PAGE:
Friday, 26 June 2015

Spa Love at Aire Ancient Baths New York

I tried to think of all sorts of clever titles for this post, but they just started getting a bit steamy.  By modern standards I was probably late experiencing my first ever salon beauty treatment. I was at University, working as a sales assistant at the weekends and about to go on a date with the man that would become my husband. It was a basic Clarins facial in Selfridges, London.  In just two short years I was working at Selfridges, responsible for recruiting the beauty hall staff and that’s when my spa and treatment fixation really took hold. In fact I was hooked.

The idea of medicinal bathing has been around since Roman times, it is thought that the term 'spa' is an acronym of the Latin phrase 'sanitas per aquas' or health through water. Whatever the original meaning, today the word spa suggests a way to indulge yourself while improving your health.  I can remember my first ever thermal spa experience at the now defunct Sanctuary in Covent Garden. At the time I thought it was quite good (although a bit grotty in the corners, if you know what I mean).  But that was before I experienced the lovely C-Side at Cowley Manor. Then I realized what spas were meant to be like. C-side is a completely laid-back wellness space with slate-lined pools and Cotswolds stone walls and herb-based products. It was a blissful two-night stay not long after Cowley Manor had opened.  I still think back to it fondly.

Recently on my trip to New York with modenus #BlogtourNYC I visited one of the best urban thermal spas in the world, Aire Ancient Baths in TriBeCa. All courtesy of mr.steam, the company that made the actual steam generators used at Aire. It was such an oasis of calm after a hectic week of walking around the city. The spa itself is a beautiful soaring, candlelit subterranean hub of tranquility. If you didn’t know otherwise, you’d be surprised to know you were in lower Manhattan with the bustle of people and cars just outside the door. The subterranean space feels like you're in the depths of an industrial building (which it once was) or possibly even the crypt of the cathedral. The interior was designed by the Spanish firm Alonso Balaguer y Arquitectos Asociados and is a breath of fresh air, if you are tired of the same-old whitewashed clinical spa experience.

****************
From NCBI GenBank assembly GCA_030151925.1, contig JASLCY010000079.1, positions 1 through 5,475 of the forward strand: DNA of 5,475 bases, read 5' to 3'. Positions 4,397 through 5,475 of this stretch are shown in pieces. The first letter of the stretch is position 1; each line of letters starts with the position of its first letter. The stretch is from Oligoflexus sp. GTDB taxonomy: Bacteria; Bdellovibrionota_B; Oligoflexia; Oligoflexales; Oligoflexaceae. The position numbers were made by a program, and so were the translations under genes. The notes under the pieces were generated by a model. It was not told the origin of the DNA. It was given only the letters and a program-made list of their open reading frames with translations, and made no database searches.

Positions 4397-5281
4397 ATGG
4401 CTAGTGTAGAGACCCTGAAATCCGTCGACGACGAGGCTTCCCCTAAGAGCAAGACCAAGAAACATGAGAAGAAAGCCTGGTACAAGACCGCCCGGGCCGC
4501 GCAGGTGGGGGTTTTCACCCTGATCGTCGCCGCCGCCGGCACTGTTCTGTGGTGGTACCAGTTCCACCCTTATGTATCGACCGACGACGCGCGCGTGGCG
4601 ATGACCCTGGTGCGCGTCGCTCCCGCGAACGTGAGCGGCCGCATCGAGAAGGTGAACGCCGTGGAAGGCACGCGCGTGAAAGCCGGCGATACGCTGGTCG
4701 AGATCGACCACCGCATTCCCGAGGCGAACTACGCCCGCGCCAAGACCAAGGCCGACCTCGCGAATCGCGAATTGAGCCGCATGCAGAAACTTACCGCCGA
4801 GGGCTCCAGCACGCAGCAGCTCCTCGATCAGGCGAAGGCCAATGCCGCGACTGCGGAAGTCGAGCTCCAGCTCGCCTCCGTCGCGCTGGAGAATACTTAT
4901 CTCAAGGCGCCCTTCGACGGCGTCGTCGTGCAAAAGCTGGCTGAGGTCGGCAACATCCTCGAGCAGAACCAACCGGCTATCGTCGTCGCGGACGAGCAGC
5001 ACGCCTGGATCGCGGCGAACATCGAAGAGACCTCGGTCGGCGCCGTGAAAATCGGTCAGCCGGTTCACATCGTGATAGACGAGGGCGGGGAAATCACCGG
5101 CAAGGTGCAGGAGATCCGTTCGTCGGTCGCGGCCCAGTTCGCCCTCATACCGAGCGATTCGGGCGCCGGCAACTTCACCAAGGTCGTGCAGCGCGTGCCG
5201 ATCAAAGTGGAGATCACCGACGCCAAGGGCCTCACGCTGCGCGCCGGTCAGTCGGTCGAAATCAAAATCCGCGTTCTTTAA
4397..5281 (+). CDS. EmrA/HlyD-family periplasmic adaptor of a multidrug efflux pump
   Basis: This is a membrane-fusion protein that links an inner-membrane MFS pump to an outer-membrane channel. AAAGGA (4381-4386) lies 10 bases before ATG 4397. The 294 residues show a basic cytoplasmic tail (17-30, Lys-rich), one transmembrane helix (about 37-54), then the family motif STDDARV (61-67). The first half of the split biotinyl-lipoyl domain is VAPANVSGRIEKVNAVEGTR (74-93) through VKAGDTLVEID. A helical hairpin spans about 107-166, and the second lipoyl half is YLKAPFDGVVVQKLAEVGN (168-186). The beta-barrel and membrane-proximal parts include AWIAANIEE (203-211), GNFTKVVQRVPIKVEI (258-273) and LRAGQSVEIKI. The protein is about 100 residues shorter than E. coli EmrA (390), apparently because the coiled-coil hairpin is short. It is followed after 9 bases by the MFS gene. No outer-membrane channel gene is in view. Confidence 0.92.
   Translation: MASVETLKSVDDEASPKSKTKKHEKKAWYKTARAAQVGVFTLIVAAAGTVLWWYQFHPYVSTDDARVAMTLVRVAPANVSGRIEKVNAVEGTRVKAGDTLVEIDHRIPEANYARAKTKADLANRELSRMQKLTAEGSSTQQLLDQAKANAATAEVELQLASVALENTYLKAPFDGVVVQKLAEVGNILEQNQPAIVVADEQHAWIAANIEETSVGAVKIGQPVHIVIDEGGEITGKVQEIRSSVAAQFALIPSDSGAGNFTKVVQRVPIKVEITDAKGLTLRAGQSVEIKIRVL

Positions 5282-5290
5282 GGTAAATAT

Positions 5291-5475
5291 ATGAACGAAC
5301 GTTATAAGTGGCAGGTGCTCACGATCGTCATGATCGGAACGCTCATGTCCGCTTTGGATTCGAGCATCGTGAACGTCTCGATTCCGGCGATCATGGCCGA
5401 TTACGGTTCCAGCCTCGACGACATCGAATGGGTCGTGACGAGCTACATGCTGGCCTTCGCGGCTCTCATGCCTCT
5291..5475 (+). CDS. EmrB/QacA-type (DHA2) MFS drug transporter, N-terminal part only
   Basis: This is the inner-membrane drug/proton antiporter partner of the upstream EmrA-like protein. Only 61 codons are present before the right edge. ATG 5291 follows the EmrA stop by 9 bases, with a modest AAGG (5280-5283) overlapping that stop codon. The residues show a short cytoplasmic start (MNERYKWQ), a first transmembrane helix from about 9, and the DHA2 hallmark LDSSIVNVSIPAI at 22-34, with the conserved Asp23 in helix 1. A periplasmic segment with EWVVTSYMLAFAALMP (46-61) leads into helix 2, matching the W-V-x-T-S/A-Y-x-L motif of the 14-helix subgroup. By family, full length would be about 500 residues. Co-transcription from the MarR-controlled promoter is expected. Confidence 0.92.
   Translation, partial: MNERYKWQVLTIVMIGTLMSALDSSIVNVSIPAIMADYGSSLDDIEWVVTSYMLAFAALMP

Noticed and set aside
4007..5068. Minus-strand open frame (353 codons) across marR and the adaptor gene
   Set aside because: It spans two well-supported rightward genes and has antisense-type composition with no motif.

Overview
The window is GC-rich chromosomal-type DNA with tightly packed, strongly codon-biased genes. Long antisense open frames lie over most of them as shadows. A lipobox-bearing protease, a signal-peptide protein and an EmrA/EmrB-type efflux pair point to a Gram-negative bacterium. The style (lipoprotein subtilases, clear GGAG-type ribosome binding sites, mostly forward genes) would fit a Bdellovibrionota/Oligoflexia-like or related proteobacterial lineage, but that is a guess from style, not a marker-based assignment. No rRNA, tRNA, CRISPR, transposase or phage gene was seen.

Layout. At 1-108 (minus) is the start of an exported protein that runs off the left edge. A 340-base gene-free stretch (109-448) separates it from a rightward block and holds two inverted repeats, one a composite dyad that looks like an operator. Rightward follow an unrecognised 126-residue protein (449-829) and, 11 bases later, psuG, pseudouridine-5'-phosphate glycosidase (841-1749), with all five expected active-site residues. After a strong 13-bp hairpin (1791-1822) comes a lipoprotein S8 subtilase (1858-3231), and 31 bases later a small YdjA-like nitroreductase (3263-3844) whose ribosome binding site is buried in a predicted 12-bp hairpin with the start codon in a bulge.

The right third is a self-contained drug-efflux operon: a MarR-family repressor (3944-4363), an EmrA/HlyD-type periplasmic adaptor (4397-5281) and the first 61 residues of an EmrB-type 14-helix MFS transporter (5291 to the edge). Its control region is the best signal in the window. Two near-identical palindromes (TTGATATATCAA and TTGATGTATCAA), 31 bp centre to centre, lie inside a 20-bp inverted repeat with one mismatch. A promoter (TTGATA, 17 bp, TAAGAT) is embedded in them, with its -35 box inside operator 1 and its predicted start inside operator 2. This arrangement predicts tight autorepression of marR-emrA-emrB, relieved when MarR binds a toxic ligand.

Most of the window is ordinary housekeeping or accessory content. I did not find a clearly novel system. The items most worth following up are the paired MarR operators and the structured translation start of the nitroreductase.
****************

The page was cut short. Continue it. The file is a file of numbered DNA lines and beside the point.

There are six baths, a large steam room and several communal massage chambers in a kind of Middle Eastern Haman style. There is a lot of exposed brickwork, raw metal, marble tiles (Sand Home White Almeria by Porcelnosa) and large metal lanterns sourced from Morroco. In using this simple selection of materials the 16000 square feet is absolutely breathtaking and super relaxing and the embodiment of Wabi Sabi (beauty that is imperfect or incomplete).

I spent two hours mooching around the pools and I also enjoyed a massage. The pools are all at different temperatures and levels of salinity or bubbles. The two coldest pools were 61° and a chilly 46°. It’s said to be good for your circulation, bringing blood to your capillaries and is a centuries old health giving practice. Between the salt pool and the steam room my skin became silky smooth and much more hydrated. My poor tired legs and achy feet thought this place was remarkable.  My brain also relaxed as the steam and water worked it’s magic. In fact I was a puddle of mush by the time I left to be honest, and my senses were all zen and calm.
The steam units at Aire are made by mr.steam www.mrsteam.comThis fantastic company also makes units for your home. If like me you live in a house with a miniscule bathroom you might think you can’t incorporate steam functionality into your bathroom routine but you’d be wrong. If I could get this kind of calm Zen-like quality at home on a regular basis I think I might have to renovate my bathroom! Here in the UK mr.steam generators are stocked with Nordic Saunas & Steam Ltd.
At the end of my couple of hours at AIRE ancient baths I emerged feeling totally relaxed, almost like jelly and VERY VERY clean.

Address: 88 Franklin Street New York, 10013

Photo's by Mary Middleton and


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